Every election cycle, candidates for office in Durham line up to seek the endorsements of the city’s major PACsthe People’s Alliance, the Durham Committee on the Affairs of Black People, and Friends of Durhamas well as this newspaper. But how much do those endorsements actually matter?

A new study from a UNC professor published in Urban Affairs Review seeks to answer that question, using data from a 343-voter exit poll conducted after Durham’s 2015 municipal election. The survey asked voters not only for whom they voted but also how endorsements affected their vote. In that article, Andrea Benjamin and graduate student Alexis Miller found that “awareness of endorsements explains voter choice better than issues.”

In other words, the endorsements candidates receive can matter more than the issues they stake out. And from interviews with local politicians, the authors conclude that would-be council members are very aware of that fact. Consider this quote, from Jillian Johnson, who won her at-large seat in that election: “We sort of ran two campaigns. We ran a campaign to get the PA endorsement and then we ran a campaign for the election.”

“Although we are unable to provide evidence of the causal effects of endorsements in this article,” Benjamin and Miller write, “we provide evidence of an important precondition for such a causal effect: voter awareness of endorsements. We argue that for endorsements to matter in real-world elections, voters must be aware of these endorsements.”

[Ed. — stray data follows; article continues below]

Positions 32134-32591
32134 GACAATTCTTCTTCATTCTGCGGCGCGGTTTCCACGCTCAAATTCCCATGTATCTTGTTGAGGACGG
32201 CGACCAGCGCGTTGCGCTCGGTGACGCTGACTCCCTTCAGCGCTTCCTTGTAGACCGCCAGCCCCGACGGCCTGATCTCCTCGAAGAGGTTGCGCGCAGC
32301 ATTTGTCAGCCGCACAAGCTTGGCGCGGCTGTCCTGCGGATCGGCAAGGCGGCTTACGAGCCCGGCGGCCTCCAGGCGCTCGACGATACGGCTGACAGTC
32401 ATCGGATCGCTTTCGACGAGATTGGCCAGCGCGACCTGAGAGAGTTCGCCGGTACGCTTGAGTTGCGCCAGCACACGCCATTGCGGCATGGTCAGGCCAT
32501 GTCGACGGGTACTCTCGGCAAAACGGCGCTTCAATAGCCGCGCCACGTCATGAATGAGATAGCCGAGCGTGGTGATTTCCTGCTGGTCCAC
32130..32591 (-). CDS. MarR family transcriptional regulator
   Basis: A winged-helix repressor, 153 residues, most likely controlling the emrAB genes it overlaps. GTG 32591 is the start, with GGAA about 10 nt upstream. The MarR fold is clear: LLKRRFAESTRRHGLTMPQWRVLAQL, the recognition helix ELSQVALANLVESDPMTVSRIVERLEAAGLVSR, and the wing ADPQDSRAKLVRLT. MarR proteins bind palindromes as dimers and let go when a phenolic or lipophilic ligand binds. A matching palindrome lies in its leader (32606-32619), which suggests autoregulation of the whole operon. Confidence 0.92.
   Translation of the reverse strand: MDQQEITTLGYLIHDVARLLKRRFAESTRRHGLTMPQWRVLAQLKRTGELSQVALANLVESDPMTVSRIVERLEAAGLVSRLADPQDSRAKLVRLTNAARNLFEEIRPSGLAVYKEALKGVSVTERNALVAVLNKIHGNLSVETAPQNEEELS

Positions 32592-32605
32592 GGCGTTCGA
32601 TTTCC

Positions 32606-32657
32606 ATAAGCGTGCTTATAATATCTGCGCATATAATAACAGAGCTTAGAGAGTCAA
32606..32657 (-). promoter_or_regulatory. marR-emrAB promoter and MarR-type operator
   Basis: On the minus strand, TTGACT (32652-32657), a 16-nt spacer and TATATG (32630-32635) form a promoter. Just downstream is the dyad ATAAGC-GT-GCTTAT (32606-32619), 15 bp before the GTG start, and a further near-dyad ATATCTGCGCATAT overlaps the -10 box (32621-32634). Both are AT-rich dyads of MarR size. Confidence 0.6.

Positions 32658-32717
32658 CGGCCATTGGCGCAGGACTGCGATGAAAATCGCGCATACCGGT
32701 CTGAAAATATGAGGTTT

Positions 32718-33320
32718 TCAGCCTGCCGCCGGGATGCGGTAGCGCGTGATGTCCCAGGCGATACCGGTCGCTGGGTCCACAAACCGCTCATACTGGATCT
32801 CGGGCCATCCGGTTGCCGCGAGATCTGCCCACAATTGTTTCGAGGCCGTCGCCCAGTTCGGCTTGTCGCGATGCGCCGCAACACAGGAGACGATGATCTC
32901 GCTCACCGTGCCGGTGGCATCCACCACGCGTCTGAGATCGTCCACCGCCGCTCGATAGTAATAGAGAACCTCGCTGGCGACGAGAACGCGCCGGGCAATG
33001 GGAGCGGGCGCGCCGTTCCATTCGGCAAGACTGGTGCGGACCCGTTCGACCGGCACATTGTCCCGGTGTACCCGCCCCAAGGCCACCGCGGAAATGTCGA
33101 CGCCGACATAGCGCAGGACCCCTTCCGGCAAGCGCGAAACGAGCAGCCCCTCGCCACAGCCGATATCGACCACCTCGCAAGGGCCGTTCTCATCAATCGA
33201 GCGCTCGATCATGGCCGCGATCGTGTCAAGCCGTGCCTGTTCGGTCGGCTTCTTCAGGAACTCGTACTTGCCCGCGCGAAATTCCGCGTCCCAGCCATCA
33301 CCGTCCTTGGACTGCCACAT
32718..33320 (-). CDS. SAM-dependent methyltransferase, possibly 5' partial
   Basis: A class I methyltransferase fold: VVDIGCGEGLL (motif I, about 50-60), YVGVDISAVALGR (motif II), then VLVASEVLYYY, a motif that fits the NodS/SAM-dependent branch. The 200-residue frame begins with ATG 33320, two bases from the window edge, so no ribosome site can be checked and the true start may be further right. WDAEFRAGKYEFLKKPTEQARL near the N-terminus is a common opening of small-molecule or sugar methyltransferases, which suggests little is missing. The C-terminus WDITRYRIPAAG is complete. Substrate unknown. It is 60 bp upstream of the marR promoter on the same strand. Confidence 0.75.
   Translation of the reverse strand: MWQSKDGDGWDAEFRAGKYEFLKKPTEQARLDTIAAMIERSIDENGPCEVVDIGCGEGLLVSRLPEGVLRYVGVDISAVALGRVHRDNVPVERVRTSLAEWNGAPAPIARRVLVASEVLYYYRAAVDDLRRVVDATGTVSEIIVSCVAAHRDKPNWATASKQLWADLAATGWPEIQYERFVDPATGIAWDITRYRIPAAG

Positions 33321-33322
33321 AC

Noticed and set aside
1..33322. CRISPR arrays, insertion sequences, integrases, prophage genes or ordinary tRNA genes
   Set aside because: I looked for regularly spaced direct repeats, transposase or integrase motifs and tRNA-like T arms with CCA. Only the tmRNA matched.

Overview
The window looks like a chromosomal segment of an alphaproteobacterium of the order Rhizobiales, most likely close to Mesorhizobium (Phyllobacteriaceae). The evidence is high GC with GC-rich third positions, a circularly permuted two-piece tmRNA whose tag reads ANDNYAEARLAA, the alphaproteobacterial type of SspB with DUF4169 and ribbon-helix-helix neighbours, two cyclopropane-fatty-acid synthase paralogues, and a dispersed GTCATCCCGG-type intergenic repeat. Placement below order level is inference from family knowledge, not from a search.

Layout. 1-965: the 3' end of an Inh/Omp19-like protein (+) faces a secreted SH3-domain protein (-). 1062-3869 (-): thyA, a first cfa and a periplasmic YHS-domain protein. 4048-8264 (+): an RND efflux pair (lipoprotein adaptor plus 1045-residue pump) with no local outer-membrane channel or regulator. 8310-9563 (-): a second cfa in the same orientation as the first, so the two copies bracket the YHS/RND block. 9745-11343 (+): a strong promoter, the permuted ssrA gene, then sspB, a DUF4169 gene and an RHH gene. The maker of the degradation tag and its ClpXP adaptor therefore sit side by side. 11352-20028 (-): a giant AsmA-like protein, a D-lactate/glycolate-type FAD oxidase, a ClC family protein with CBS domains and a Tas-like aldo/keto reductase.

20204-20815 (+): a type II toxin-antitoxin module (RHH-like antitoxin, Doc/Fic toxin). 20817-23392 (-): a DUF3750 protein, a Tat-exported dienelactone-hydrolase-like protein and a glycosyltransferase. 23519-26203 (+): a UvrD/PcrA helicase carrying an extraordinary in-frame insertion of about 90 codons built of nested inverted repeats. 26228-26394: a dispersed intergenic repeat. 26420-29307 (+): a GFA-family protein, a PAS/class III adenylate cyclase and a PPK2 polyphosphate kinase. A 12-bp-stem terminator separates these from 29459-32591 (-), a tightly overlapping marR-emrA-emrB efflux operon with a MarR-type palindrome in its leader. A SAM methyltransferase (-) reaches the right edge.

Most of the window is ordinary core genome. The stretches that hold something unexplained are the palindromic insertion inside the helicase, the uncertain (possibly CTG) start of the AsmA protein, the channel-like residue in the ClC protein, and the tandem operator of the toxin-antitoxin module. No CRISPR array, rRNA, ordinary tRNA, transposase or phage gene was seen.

Indeed, their analysis showed that knowledge of one of Steve Schewel’s endorsements translated to a twenty-percentage-point increase in support; for Johnson, twenty-five points; for Charlie Reece, twenty-four points.

Also, some endorsements matter more than others in this town, the study found. Between 2009 and 2015, fifty-nine candidates ran for Durham City Council, and twenty-nine of them made it to the general election. In the primaries, the PA endorsed all eight winners; the DCABP endorsed five winners and two losers; and the Friends of Durham endorsed four winners and two losers. The INDY endorsed five winners and no losers. In the general, the same story played out: the PA endorsed ten winners and one loser; the DCABP and Friends of Durham had more mixed records; and the INDY went six for six.

“In particular,” the authors write, “endorsements from the People’s Alliance and the Independent Weekly translated into wins for this election.”